When you microwave pizza to reheat it, you run the risk of turning the best food in the world into a chew toy fit only for Fido. Microwaving melts the cheese and reheats the toppings, but toughens the crust. But, it doesn’t have to be that way! You can nuke your leftover pie and enjoy the result if you put a mug of water in the microwave with the pizza.
The Microwave Hack
Ready to reheat that pizza? Here’s what you do:
- Place a slice or two of pizza on a plate.
- Place a (microwave-safe) mug of tap water in the microwave right next to the plate. Corelle or Pyrex works best. Don’t use stoneware because it gets crazy hot. You can use a glass of water, but let it cool before retrieving it.
- Heat the pizza on high power about 45 seconds until it’s hot.
Why Microwaving Pizza With Water Works
It seems counter-intuitive to heat pizza with water to prevent the crust from getting soggy. So how does it work? The answer has to do with the interaction between microwaves and matter.
First, heating a glass of water for 30-45 seconds in the microwave isn’t long enough to bring the water to a boil. So, you won’t fill the microwave with water vapor, which could ruin the crust.
The water works by acting as a “microwave sink” or a “dummy load.” While the technique may be new to you, chemists and physicists have known about it for a while. Heating chemicals in a microwave is different from heating them on a hot plate!
If you heat pizza sans water, the pizza absorbs all the microwaves. Water in the sauce and toppings quickly vaporizes and soggifies the crust. So, you can get a nice crust with unmelted cheese and cold toppings or a tough crust with hot toppings. Gross. Using a dummy load absorbs some of the microwaves and moderates the reaction, allowing the water and oils to heat at a more uniform rate. Basically, the cheese re-melts and the toppings and crust get hot all about the same time.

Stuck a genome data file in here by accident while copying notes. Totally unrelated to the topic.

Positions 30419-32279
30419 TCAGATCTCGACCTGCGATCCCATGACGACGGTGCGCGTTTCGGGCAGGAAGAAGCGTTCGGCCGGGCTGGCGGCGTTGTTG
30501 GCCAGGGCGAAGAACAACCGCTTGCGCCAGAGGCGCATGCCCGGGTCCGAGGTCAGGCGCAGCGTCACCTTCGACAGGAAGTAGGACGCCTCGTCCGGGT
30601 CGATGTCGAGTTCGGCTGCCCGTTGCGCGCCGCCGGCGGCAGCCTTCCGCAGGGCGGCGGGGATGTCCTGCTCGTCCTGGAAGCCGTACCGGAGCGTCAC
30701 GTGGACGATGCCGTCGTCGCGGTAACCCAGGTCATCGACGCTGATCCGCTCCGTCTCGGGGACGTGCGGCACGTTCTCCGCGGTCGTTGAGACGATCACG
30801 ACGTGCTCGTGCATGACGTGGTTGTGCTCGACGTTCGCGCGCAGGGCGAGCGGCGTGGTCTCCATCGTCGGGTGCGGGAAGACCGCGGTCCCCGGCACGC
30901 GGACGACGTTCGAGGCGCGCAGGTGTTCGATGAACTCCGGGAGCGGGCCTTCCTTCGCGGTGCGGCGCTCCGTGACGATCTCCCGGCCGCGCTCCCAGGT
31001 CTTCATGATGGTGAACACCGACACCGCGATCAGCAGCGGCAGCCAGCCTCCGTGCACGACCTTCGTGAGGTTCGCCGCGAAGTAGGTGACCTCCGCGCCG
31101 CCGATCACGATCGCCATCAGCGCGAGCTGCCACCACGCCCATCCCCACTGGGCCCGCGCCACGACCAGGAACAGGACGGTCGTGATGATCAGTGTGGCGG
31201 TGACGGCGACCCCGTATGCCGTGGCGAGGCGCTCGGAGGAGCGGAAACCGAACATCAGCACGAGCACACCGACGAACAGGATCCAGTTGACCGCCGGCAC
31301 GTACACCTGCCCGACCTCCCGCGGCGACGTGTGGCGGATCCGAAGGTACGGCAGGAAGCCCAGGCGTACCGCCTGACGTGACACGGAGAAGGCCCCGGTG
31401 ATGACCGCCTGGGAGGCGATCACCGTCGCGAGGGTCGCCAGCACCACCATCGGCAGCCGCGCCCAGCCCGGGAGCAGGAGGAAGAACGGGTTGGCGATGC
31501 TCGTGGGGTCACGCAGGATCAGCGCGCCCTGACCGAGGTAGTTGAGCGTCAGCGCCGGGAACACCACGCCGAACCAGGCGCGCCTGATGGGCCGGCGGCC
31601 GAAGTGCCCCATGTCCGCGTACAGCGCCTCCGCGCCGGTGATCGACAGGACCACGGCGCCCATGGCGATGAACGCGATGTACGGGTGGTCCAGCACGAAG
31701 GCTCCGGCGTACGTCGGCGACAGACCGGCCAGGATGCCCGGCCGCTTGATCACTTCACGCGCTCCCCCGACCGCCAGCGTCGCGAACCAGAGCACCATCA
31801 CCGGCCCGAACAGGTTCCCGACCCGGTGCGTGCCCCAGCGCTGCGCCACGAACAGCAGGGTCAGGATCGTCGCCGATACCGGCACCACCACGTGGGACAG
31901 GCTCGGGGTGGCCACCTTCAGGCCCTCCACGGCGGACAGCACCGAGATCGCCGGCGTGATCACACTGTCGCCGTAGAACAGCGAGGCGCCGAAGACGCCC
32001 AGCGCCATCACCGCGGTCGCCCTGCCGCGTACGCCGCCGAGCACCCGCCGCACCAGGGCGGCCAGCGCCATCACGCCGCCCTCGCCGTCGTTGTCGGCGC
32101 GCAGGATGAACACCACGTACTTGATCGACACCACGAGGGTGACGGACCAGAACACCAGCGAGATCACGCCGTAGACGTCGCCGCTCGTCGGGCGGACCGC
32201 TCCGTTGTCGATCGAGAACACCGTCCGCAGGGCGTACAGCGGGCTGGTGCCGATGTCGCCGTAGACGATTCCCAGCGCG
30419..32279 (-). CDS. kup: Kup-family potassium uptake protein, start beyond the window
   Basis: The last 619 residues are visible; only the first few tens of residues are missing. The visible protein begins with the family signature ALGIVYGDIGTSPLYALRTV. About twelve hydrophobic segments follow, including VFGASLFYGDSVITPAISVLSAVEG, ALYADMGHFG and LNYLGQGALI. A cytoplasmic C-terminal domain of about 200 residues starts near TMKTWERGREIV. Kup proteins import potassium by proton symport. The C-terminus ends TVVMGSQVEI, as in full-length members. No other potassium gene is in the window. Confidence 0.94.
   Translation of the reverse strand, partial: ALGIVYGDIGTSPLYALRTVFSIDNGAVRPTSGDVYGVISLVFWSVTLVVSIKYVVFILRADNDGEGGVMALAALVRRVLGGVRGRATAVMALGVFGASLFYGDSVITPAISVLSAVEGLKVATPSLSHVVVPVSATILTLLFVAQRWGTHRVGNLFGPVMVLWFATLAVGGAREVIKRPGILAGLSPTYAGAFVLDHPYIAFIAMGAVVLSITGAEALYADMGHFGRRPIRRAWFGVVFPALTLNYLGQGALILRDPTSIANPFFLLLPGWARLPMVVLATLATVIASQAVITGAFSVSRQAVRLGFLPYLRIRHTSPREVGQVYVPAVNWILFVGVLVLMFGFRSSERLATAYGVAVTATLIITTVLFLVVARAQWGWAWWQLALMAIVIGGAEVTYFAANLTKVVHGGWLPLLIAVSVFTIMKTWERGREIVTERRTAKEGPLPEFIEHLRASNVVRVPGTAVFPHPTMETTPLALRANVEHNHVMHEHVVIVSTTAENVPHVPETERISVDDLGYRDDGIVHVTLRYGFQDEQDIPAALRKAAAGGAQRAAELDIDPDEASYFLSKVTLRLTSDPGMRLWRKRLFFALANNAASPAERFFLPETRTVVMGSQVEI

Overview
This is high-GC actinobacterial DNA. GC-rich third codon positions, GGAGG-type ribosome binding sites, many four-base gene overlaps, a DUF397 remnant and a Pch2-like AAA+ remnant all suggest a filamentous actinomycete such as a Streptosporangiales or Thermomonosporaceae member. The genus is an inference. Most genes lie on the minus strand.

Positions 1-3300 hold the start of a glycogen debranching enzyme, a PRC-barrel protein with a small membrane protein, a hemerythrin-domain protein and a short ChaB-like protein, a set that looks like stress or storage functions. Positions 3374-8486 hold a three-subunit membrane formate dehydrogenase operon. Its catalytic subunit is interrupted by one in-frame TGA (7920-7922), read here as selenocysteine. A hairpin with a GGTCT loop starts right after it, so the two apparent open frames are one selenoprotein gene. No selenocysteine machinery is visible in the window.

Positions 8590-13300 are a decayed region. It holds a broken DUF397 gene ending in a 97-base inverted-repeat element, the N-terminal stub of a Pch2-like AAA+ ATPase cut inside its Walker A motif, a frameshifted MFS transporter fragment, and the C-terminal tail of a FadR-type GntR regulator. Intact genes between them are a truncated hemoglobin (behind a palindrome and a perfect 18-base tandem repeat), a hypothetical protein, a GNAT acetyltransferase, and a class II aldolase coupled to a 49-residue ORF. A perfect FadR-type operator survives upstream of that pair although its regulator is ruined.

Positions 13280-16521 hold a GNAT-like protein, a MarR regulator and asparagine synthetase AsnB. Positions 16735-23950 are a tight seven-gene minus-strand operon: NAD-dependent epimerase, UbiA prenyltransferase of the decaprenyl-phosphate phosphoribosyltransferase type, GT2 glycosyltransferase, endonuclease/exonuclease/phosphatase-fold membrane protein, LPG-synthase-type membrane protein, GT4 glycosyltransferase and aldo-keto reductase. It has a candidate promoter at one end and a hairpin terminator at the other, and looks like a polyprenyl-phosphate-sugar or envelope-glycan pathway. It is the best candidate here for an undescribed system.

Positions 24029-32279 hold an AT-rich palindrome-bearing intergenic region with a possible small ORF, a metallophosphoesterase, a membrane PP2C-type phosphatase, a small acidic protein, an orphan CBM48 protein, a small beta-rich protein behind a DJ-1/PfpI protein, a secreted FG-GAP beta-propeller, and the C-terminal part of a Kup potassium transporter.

The Importance of the Dielectric Constant
The more technical explanation has to do with the dielectric constants of water (in toppings and sauce) and oil (in cheese and some crusts). The magnetron of the microwave oven takes electricity and converts it into microwave radiation. Microwaves pass through a waveguide into the “oven” part of the appliance, but at a preset frequency (typically 2.45 GHz). The energy output varies depending on the appliance, so the calories of heat delivered depend on your oven. Most microwaves have rotating tables to increase the interaction between the beam of microwaves and your food. Chemists add a dummy load when heating samples to protect the appliance from reflected radiation (basically so the microwave isn’t running “empty,” which can cause damage). Usually, this is a glass flask of water or a beaker of water topped with a watch glass. The neck of the flask or watch glass condenses water so the oven doesn’t fill with vapor. Glass is chosen because it doesn’t absorb microwaves.
This is where the dielectric constant comes into play. Microwaves heat by changing electromagnetic energy into heat. Microwaves are electromagnetic waves that cause dipoles to rotate. The dielectric constant of a material reflects how efficiently microwaves produce heat. Water has a high dielectric constant; oil has a low constant. The set frequency of a commercial microwave oven is designed to maximize heating of water-rich foods. In other words, a microwave oven is meant to heat water. Hydrocarbons (like the oils in cheese and crust) don’t absorb microwaves, but they are heated indirectly by water. To heat your pizza, you want to slowly heat the water. Slow heating keeps the crust dry while giving the cheese and meaty toppings a chance to heat.
The Best Way to Reheat Pizza
If you’re fortunate enough to have leftovers, the best way to reheat pizza is in the oven. Preheat the oven to 350 °F, place the pizza on a cookie sheet (or pizza pan, if you have one), and heat it until it’s hot. Note, this is a lower temperature than you’d use to cook a frozen pizza. This is because the crust is already cooked. You want to revive the pizza, not char it.
Of course, none of this matters if you’re the type who relishes cold leftovers. Enjoy!
- Adamo Fini and Alberto Breccia. Chemistry by microwaves. Pure Appl. Chem., Vol. 71, No. 4, pp. 573–579, 1999.
- A. Fini. Microwave and High Frequency Heating Principles and Chemical Application (A. Breecia, A. C. Metaxas, eds), pp. 69–83. UCISCRM, Bologna, Italy (1997).